$mailboxAverageItemCount = $mailboxTotalItemCount / $mailboxCount
# Display the results to the user
Write-Host "Total Number of Mailboxes in database: $mailboxCount"
Write-Host "Total Size of Mailboxes:               $mailboxTotalSize MB"
Write-Host "Total Items in Mailboxes:              $mailboxTotalItemCount"
Write-Host "-------------------"
Write-Host "Average Mailbox Size:                  $mailboxAverageSize MB"
Write-Host "Average Items per Mailbox:             $mailboxAverageItemCount"
<-----------End Script----------->

If everything ran correctly and you don’t see any errors, you will see the below displayed.

Total Number of Mailboxes in database: 320
Total Size of Mailboxes:               412270 MB
Total Items in Mailboxes:              14757
Average Mailbox Size:                  1288 MB
Average Items per Mailbox:             46.115625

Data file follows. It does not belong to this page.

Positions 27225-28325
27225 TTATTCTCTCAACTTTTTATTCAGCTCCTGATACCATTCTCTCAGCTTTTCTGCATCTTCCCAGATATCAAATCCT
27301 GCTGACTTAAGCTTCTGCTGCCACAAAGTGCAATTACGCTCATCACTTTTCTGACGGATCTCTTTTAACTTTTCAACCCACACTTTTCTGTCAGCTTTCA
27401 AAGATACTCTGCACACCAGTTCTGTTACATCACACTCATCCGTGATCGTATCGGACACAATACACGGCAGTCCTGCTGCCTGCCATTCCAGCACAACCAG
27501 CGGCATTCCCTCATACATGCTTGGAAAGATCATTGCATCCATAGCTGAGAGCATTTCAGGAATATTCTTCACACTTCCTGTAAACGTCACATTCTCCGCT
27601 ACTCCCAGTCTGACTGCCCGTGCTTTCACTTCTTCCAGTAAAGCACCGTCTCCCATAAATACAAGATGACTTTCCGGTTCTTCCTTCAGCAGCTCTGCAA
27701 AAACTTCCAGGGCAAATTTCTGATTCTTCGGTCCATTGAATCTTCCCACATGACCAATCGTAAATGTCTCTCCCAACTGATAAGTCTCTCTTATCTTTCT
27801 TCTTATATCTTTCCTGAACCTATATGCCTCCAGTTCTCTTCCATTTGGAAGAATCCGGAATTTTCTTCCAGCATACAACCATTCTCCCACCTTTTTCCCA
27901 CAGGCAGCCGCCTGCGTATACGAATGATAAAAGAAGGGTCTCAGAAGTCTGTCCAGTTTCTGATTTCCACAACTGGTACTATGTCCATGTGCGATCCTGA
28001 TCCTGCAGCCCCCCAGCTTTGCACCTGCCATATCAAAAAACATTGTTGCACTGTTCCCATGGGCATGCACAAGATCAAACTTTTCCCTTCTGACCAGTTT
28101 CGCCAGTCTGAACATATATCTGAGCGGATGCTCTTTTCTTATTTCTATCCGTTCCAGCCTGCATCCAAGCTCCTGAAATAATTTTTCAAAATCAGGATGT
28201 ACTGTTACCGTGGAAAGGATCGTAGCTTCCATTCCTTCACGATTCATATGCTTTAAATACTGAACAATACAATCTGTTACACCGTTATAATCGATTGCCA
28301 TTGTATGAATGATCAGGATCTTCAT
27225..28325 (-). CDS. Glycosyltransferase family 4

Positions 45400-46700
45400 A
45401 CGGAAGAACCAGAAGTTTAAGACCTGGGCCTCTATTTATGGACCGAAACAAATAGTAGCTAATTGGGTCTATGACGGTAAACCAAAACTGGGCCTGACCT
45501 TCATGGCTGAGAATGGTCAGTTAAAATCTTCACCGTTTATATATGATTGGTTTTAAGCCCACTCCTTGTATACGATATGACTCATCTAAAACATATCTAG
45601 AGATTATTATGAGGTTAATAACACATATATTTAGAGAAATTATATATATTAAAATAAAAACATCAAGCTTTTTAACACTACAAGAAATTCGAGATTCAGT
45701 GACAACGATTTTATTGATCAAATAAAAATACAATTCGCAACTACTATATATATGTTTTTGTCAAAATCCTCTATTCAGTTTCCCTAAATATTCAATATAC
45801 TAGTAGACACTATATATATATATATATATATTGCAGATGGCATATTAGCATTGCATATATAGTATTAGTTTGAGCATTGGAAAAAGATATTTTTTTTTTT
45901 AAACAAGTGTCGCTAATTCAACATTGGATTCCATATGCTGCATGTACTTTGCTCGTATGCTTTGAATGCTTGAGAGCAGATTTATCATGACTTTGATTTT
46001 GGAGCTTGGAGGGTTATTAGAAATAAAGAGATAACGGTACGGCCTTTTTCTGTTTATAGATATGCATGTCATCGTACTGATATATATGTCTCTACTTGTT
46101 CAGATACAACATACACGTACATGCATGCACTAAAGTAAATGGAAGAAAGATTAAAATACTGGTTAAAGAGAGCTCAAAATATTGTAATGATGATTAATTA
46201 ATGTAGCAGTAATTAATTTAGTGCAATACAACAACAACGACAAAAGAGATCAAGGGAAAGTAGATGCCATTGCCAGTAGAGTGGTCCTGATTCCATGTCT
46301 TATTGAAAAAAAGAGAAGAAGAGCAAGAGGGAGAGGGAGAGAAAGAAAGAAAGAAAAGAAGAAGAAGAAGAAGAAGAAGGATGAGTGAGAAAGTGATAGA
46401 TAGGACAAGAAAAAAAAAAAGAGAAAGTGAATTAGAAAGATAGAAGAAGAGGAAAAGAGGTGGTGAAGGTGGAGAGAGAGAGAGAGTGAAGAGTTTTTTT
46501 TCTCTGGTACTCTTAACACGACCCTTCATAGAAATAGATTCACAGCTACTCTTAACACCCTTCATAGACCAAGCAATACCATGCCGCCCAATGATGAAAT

We’re Back from Blackout

    First, I would like to apologize to anyone who found the blackout of this site inconvenient.  We blacked out our site in solidarity with 75,000+ sites who joined together, in the largest online protest  (to date), to try to let congress know to stop the SOPA and PIPA bills from passing.  These bills would kill the internet as we know it, and anyone with a real ear to the internet could tell you they wouldn’t solve the problem and people who wanted to, could have gotten around it.

Though the day of internet protest is over, this doesn’t mean our actions should be over as well.  As long as there are non-technical people in congress trying to regulate what they don’t understand (yea, I know they do it alot), these bills will always be a threat, and lurking in the shadows.